I’m grateful for our time here. And I’m just beginning to get a lump in my throat when I think about saying good bye to it all.

Like most of the races I’ve run, I’m exhausted and ready to be done, and yet I don’t want the experience to end.

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The Beginning of the End

It’s hard to believe we’ve gotten to the point in the year when we are beginning our endings. Last week had our last visit to the Foreign Regional Registration Office where they extended our visas to the end of July-just long enough for us to collect our last paycheck and get ourselves and our shipment out of India. Today we sold our car. We’re really going to be embracing Mumbai over these last five weeks as get around using rickshaws, taxis, and Uber. Some of our furniture will be going later this month and we will pack everything else up in early June.

The countdown is on.

In so many ways we are ready to leave. Unlike Brazil, where I think we all agree we could have lived another few years, we are tapped out of Mumbai and India, in general. This last year as been a difficult one for many reasons and I think to stay beyond this year would have invited a lot of negativity into our memories of India. It’s better to leave a place before you’re bitter, disillusioned, and disenchanted.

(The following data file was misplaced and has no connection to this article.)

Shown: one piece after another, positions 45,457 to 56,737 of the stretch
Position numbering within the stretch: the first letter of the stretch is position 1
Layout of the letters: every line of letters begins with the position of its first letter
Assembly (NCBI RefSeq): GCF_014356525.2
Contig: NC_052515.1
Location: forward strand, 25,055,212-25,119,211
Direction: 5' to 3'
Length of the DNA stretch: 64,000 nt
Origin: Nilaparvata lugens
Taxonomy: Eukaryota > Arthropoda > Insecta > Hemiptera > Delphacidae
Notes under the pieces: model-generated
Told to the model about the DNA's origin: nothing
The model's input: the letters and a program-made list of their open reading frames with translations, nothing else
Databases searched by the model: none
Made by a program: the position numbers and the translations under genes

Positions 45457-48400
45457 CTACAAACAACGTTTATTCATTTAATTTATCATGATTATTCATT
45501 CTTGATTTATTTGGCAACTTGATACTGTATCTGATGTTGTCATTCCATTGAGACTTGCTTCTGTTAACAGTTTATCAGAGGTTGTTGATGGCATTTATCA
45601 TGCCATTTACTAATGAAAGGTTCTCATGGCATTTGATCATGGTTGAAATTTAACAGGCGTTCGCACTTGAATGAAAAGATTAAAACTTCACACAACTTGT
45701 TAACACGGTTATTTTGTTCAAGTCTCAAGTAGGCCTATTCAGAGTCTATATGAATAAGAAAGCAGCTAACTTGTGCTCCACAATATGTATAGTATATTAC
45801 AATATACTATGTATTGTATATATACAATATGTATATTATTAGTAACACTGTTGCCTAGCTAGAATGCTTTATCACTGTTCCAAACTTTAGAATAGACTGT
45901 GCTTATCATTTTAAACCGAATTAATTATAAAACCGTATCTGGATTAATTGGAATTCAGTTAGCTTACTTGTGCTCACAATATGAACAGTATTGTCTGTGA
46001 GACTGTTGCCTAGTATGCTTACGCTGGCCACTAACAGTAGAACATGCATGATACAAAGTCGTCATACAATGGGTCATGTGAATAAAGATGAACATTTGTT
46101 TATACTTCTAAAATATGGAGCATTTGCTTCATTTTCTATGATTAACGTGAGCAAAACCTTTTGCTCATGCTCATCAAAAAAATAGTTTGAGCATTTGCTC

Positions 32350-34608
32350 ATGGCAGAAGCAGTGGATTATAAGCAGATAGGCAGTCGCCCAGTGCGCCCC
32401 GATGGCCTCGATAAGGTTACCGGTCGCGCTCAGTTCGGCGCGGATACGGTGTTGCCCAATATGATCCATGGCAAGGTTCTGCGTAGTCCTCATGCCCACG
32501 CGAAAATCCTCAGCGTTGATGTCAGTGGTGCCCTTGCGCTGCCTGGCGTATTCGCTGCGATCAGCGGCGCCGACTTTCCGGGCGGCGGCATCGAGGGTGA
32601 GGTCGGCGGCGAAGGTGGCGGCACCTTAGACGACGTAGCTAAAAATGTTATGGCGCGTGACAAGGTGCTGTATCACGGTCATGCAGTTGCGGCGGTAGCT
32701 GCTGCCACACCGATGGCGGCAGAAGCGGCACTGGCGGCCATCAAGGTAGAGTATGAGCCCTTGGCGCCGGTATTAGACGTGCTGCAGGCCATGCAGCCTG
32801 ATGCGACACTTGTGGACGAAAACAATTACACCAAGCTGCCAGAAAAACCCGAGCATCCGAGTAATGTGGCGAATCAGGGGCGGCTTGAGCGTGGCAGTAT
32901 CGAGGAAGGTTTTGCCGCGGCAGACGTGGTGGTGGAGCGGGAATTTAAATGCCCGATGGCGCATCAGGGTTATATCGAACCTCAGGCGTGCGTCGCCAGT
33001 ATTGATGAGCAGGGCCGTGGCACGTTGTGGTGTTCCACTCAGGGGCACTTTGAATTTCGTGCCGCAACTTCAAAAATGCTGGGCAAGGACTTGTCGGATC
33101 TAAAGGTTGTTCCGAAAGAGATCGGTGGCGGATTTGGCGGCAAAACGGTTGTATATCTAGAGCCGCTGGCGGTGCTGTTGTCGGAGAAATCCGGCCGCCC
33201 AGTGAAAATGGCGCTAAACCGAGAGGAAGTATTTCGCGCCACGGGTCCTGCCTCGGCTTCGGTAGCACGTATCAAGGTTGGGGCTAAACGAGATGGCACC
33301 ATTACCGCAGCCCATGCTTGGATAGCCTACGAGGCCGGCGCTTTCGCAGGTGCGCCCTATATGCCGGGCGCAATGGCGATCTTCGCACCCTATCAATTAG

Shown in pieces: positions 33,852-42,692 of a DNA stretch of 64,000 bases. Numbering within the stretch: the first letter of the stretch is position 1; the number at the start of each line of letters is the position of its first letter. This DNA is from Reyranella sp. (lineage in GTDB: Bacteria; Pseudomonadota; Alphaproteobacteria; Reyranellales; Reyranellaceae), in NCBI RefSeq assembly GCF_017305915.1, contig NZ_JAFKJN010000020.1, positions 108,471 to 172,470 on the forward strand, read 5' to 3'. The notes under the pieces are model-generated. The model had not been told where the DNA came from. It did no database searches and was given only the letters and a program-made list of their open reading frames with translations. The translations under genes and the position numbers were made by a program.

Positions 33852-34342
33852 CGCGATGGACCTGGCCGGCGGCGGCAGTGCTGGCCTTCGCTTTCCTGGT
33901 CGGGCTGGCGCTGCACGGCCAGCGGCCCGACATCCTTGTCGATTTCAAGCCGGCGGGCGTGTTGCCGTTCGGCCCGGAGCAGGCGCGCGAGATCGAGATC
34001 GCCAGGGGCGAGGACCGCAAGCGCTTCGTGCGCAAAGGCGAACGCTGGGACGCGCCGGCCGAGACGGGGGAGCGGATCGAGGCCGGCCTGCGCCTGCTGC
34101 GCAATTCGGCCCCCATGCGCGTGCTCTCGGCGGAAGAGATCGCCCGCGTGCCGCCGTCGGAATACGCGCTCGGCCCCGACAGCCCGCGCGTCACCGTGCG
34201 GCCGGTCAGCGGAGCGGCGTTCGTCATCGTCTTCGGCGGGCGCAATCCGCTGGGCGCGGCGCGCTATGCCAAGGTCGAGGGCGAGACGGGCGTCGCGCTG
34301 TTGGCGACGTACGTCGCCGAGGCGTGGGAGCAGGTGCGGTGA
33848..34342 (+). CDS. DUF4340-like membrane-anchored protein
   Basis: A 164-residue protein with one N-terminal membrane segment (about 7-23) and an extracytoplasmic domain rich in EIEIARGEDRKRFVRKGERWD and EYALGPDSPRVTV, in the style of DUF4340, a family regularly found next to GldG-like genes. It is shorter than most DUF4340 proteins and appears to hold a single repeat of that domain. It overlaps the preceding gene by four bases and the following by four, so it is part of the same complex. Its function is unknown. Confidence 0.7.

At this four years ago Paul wrote a great post on our old Brazil blog about the top 10 things we would miss about Brazil. I toyed with idea of doing that here, but I just don’t feel ready yet. To do it now would seem disingenuous. There are so many great things that have happened here, but I’m not sure I have an adequate perspective at this point to sincerely reflect on our time here.

In the mean time I am hoping to squeeze a just a little bit more out of time here. I have five things still at the top of my Mumbai list:

The Dadar Flower Market

There are so many markets here in Mumbai I could never get to all of them even if I tried. But for years I’ve wanted to make the early morning trip to see the flower market opening up.

The Door Table and Chor Bazaar

This one seems unlikely, but it is still at the top of my list. There are so many beautiful doors I’ve seen over the last four years. I’m desperate to find one to make into our family dining table. Time is ticking and I haven’t found the door or the carpenter yet {insert sad emoji}. Still I am holding out hope I can make it happen.

Elephanta Island

Elephanta is often at the top of visitor’s lists, but we haven’t had many visitors. As a result we still haven’t made it to the caves just 10 kilometers from the Gateway. The heat is oppressive at this time of year, but I think with an early start we could do it.

Host one last Switch party